Expelled Falun Gong supporters return home

Chinese police moved swiftly to arrest the Western demonstrators Keystone

Three Swiss Falun Gong supporters arrived home on Wednesday, a day after their arrest in Beijing.

This content was published on November 22, 2001 - 08:01

Around 14 of 35 Western followers of the banned spiritual cult were put on planes and flown back to Europe on Wednesday. Police detained the group when they demonstrated in Tiananmen Square against alleged oppression by Chinese authorities.

Along with the three Swiss, a Swiss-based Spaniard and eight Germans boarded an Air China flight bound for Frankfurt, said Tilo Klinner, a diplomatic spokesman in Beijing. Two French nationals left China on another flight.

The Swiss foreign ministry said the demonstrators were all in good health after their arrest.

On Tuesday, police stepped in to arrest the group as they chanted slogans and unfurled banners in support of the outlawed sect. The foreigners were accused of breaking Chinese law and were ordered to leave the country.

Besides Switzerland, those arrested came from France, Germany, Israel, Britain, Sweden, the United States and Canada, a Falun Gong statement said. There are an estimated 500 Falun Gong members in Switzerland.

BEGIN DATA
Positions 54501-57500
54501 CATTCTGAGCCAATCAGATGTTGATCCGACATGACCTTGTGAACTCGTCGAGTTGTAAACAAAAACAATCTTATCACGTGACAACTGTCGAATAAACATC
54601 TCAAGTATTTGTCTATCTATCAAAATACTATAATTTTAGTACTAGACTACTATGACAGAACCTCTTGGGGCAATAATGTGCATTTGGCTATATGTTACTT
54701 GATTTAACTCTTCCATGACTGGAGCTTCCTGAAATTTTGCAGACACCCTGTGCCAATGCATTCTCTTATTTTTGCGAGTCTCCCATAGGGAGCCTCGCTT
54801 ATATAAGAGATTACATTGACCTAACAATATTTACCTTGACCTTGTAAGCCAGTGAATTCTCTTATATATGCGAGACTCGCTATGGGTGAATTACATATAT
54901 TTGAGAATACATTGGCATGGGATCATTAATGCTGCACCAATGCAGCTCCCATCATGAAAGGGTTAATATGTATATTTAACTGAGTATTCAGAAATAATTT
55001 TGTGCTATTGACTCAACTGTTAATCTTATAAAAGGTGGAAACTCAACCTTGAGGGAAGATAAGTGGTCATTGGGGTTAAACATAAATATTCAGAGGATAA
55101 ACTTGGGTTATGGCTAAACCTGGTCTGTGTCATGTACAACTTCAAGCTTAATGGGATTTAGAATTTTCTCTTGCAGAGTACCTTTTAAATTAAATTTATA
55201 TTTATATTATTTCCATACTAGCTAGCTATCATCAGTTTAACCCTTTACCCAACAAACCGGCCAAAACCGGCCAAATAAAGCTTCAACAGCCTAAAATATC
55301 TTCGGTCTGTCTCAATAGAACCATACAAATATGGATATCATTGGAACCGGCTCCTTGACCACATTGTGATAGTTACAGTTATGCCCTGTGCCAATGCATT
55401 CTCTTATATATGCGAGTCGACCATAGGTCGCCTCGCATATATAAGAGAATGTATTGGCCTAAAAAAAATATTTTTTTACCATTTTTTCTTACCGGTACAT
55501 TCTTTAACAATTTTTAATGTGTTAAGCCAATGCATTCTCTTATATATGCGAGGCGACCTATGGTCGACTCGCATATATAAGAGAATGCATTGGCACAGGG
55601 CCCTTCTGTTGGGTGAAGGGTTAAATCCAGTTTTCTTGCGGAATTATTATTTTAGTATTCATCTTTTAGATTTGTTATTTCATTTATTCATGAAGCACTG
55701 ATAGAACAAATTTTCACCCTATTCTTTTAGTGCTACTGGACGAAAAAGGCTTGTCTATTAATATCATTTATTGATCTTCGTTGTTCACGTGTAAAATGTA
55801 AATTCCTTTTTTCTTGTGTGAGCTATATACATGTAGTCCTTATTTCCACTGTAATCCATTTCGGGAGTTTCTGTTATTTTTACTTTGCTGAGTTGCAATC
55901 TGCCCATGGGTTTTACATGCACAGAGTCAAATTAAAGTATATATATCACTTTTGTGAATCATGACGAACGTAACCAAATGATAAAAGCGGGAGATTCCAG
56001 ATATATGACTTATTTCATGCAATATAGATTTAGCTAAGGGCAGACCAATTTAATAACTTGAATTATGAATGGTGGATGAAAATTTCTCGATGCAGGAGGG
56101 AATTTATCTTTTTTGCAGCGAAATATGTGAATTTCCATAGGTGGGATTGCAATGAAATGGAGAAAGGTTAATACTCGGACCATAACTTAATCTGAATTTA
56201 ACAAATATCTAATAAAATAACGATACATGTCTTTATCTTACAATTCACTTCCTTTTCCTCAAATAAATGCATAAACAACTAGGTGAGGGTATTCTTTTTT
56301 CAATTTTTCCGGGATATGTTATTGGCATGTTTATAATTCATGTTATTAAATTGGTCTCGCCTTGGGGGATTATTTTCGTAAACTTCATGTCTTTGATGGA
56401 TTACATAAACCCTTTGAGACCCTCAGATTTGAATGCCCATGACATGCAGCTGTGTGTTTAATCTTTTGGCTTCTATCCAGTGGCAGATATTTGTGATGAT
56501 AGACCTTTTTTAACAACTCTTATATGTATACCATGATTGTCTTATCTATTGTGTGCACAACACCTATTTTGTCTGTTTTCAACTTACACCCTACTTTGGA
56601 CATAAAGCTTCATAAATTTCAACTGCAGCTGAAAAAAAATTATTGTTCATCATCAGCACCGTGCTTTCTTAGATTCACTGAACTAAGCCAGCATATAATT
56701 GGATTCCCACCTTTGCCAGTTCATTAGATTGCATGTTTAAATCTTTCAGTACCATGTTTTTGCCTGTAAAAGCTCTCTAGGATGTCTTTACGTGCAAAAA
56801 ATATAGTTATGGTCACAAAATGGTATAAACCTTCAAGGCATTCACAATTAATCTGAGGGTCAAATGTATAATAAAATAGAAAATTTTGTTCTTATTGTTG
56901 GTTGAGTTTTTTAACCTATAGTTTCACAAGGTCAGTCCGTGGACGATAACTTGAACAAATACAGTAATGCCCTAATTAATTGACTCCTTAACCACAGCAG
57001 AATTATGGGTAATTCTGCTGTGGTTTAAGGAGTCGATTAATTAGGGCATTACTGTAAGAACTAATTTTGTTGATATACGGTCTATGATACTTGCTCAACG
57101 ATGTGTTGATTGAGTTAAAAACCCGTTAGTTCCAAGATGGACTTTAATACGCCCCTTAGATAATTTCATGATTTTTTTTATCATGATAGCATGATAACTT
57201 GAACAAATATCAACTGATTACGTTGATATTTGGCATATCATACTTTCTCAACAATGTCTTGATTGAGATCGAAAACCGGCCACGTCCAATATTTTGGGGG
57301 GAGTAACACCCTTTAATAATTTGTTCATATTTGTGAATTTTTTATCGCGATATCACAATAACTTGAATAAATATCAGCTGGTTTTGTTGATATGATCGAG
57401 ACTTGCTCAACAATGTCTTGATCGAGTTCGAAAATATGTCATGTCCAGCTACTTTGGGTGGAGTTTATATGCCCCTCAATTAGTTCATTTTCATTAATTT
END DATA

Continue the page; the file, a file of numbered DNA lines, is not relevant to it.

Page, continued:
The Swiss embassy was not told of the arrests, and were only informed by the Chinese when the expulsion measure took effect. The Falun Gong members were not allowed, as is their right, to speak to representatives of their countries.

Olympics venue

Falun Gong has accused the Chinese government of stepping up repressive measures against the movement since Beijing was named as the venue for the 2008 Olympic Games last month.

The movement claims that more than 50,000 of its practitioners have been arrested since the Chinese crackdown began two years ago. Of that number, 263 have been killed. Thousands have been sent to forced labour camps and psychiatric hospitals, according to the sect.

Sun Congben, press attaché at the Chinese embassy in Switzerland dismissed Falun Gong's allegations, saying the government had no interest in persecuting its own citizens.

swissinfo with agencies

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